We’ve heard the death knell ring for years. The outcry is that online shopping will replace in-store shopping. Amazon, the online shopping giant, has encouraged opponents to continue the uproar, with offers to beat in-store prices. But is the digital age really the end of in-store shopping?

Research has shown that even the younger generation—those born in and after the year 2000—actually prefer going to the store versus buying products on the web. Some are willing to forego cheaper online prices to be able to walk into a store and bring home what they want that same day. And while in-store shopping is far from dead, the digital age is now playing a role as well: According to one survey, nearly two-thirds of in-store shoppers checked online reviews before buying a product in the store.

Hundreds of millions of dollars’ worth of purchases that start out online end up in-store. Thus, the real secret for brick-and-mortar stores surviving in the digital age is to combine the two advertising methods and by catching the interest of online shoppers.

One big thing needed is to bring the online store in harmony with the physical store. No one is going to come into your store to buy a product if they find it to be priced higher online and don’t know what the in-store price is. Also, it’s a good idea to let online shoppers be able to check for availability at their local store so they know if they can pick the item up right away. Consider your online store as an extension of the in-store showroom.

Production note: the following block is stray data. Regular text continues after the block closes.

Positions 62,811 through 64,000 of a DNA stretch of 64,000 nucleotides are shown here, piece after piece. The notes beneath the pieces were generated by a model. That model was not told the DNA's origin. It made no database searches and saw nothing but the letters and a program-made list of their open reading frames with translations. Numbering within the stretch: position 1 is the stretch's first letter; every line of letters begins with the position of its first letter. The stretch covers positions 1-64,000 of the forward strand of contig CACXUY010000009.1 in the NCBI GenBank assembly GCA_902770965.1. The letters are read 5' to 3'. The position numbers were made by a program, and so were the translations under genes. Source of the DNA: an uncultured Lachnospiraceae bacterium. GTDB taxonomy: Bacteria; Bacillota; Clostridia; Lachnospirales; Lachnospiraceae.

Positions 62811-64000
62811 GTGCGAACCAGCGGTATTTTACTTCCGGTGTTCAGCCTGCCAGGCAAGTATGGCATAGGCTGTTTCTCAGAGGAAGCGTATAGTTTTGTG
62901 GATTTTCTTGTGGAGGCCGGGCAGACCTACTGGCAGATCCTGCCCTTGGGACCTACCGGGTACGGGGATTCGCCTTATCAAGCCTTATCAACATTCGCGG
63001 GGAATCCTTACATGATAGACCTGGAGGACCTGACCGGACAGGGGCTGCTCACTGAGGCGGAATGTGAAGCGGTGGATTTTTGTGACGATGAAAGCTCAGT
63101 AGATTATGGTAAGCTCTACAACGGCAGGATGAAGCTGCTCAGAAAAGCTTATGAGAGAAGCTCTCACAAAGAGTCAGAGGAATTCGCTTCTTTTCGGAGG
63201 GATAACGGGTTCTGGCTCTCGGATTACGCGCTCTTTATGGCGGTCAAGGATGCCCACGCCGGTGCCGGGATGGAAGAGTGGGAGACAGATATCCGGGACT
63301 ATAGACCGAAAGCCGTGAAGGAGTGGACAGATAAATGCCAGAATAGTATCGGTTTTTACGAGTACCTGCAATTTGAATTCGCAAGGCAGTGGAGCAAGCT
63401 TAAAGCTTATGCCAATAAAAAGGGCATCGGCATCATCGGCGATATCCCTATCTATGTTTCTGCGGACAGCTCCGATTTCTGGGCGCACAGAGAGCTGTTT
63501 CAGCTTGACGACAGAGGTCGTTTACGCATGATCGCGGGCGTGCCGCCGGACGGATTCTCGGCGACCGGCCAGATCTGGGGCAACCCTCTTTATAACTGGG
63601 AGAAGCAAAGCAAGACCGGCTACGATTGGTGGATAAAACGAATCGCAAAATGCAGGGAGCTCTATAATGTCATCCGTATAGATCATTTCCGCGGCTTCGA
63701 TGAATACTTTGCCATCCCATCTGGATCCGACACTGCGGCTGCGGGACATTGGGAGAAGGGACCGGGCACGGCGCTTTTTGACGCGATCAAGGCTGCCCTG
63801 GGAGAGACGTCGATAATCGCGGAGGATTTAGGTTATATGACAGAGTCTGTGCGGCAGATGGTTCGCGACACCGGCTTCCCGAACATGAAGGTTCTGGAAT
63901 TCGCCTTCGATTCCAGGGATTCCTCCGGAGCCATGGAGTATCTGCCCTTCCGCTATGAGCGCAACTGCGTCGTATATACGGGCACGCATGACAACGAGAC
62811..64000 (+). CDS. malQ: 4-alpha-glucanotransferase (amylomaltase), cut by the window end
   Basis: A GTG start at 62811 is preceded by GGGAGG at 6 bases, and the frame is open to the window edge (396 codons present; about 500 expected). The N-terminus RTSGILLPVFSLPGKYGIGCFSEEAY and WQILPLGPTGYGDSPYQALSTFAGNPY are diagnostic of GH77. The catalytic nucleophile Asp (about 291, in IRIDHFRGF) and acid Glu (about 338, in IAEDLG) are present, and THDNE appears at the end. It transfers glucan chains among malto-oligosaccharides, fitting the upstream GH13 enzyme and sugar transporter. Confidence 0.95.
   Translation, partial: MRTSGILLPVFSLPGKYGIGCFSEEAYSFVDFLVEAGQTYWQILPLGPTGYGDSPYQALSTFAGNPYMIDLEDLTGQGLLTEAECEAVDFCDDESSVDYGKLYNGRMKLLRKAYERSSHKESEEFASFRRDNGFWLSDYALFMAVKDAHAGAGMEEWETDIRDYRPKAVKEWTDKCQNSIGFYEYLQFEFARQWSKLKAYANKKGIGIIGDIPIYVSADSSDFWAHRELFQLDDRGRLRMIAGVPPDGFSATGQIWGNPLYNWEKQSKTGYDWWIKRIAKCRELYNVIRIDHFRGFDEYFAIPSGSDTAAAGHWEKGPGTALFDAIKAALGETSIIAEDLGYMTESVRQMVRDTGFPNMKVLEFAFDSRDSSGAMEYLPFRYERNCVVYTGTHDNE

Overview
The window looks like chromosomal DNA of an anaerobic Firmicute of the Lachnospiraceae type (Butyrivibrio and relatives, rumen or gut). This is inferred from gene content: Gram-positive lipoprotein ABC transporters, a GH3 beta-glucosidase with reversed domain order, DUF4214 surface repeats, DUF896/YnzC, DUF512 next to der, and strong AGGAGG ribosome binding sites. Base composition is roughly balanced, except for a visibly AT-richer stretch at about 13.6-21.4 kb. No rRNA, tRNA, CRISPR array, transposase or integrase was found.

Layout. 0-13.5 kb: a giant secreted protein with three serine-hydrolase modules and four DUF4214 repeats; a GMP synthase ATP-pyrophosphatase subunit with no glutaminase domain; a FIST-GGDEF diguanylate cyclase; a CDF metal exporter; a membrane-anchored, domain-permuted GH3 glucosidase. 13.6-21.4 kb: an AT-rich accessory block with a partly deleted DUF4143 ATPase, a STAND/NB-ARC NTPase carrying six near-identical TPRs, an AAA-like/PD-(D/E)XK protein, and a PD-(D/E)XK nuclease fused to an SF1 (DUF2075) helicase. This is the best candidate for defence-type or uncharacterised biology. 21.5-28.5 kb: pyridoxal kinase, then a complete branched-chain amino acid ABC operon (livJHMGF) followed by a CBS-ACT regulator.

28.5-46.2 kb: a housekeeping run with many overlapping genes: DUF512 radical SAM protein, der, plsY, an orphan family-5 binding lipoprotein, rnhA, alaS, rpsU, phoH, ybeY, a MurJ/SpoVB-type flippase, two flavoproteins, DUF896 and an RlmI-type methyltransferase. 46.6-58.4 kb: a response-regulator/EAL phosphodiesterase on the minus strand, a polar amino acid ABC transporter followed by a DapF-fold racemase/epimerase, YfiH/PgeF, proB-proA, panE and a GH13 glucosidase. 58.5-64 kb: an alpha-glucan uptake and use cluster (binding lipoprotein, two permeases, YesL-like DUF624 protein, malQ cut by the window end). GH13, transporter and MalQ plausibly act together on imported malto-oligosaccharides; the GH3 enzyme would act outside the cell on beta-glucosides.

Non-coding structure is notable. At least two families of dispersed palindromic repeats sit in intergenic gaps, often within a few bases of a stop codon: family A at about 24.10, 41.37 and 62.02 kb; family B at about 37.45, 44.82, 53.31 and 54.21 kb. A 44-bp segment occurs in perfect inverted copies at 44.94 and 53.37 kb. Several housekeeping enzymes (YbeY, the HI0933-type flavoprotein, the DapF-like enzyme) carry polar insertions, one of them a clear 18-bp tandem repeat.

Try different online campaigns to see what works. If you have a 50% discount coupon for an item on one site and a “buy one, get one free” coupon for the same item on another site, you may find that one coupon is used far more often than the other. It also may have nothing to do with how good the coupon is; certain sites may just create more sales for you.

Don’t be afraid to partner up with other local businesses to get people up from their easy chairs and into your store. Offering a free drink from the coffee shop next door with an in-store purchase may be all it takes to get customers away from their computer screens and into an actual physical establishment.

In the end, the physical store is not obsolete. It just needs to adapt to the digital age, especially when it comes to advertising.